According to an analysis made by the New York Building Congress, New York City local construction costs have increased from .8% to 4.9% through the first three quarters of 2010 with construction spending in New York remaining above $20 billion a year. Nationwide, construction costs have increased between .1% and 7.2%.
Using a series of surveys in its analysis including Engineering News-Record’s Building Cost Index which shows that construction costs in New York City have risen by 3.3% in 2010, after a .9% decline in 2009 while nationwide, costs have increased by 5.6%, the Building Congress was able to deduce that recent cost increases are more from changes in volatile commodity prices such as diesel fuel, copper aluminum and steel, rather than by wage increases. The data analyzed does not break down labor costs as a separate unit. Another survey used in the Building Congress’ analysis was that of the New York metropolitan region by Rider Levett Bucknall which uses the same data as ENR but also includes estimates of bid price changes. The RLB survey finds that construction costs in the area have increased by .8% so far in 2010, after a 3.4% decline in 2009.
“The good news is that New York City is in no way experiencing the relentless rate of cost escalation experienced during the building boom,” said New York Building Congress President Richard T. Anderson. “The bad news is that, depending on which index you use, New York has given back most if not all of the cost declines we experienced in 2009.”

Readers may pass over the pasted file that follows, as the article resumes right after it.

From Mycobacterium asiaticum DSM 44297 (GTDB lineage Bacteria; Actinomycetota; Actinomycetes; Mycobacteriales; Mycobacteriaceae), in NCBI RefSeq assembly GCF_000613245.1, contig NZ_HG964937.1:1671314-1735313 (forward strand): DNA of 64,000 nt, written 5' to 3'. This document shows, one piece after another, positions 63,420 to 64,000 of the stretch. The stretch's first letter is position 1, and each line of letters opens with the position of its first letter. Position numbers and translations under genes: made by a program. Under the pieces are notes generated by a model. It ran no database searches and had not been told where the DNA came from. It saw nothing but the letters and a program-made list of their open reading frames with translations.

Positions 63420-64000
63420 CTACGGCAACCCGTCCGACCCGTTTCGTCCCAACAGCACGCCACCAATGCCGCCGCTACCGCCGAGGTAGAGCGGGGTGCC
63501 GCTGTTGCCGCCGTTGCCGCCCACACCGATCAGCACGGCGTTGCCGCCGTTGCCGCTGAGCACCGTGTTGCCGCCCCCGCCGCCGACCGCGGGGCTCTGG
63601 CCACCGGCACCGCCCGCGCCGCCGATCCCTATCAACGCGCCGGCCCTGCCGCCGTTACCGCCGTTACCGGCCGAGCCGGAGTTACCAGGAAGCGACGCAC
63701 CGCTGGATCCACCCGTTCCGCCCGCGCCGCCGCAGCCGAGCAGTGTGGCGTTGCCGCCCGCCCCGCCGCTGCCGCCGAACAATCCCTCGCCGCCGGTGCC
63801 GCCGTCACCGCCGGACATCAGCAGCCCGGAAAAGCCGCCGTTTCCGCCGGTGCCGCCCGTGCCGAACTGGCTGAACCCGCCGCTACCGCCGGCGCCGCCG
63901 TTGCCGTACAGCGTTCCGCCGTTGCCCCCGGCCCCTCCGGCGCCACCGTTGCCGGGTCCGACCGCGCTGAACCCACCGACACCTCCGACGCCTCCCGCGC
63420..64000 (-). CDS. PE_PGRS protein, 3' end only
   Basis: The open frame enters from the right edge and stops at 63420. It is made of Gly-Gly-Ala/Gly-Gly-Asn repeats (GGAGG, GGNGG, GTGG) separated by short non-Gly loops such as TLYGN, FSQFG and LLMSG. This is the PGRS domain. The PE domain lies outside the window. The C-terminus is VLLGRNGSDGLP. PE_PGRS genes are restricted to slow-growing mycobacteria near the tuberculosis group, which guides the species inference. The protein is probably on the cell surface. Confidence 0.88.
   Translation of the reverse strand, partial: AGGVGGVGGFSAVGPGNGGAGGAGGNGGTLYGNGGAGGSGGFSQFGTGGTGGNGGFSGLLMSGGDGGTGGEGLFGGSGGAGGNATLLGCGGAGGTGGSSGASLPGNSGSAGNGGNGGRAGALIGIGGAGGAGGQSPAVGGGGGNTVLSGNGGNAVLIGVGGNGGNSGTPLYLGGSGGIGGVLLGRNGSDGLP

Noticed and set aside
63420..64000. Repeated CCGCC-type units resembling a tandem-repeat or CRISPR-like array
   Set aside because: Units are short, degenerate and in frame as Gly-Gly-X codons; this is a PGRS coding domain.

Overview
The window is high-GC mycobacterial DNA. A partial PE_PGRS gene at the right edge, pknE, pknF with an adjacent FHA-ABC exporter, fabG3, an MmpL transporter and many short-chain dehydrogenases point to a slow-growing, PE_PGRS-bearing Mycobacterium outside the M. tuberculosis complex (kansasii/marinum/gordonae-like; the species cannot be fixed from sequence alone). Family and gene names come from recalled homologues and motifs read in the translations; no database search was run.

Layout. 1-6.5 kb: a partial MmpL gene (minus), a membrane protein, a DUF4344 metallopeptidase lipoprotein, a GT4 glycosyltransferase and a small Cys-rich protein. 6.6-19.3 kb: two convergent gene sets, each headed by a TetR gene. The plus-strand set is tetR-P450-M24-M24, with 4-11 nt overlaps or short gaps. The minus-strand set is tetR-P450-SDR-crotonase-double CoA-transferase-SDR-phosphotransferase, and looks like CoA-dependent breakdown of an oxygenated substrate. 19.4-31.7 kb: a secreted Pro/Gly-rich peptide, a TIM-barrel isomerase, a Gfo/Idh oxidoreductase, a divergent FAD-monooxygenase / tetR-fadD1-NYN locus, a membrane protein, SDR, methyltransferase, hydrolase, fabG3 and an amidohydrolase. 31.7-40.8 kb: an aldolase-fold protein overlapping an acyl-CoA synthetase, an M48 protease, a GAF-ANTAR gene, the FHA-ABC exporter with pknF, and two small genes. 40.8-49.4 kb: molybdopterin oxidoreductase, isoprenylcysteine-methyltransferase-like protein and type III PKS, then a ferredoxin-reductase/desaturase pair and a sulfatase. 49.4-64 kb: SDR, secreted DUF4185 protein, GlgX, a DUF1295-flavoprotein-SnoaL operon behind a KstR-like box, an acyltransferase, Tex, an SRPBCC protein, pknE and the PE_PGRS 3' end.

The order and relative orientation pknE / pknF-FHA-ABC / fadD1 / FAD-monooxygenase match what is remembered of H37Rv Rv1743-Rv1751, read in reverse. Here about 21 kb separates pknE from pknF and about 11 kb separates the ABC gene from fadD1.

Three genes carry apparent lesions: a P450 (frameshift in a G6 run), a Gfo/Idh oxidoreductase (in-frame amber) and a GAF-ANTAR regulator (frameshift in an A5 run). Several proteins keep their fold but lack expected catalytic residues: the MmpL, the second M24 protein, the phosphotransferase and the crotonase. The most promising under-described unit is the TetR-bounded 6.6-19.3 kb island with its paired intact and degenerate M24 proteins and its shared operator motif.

The analysis also shows that New York’s construction costs are keeping up with its international and national rivals such as London in which Class A office space construction reached $288 per sq ft in New York, compared to $418 per sq ft in London as of this past April. The cost of multi-tenant residential construction reached $209 per sq ft in New York compared to $252 per sq ft in London. New York City construction costs were also lower than Tokyo, Sydney, Honolulu and San Francisco, on par with Boston and Los Angeles but higher than Beijing, Seoul, Hong Kong and Washington DC.div id="articleExtras"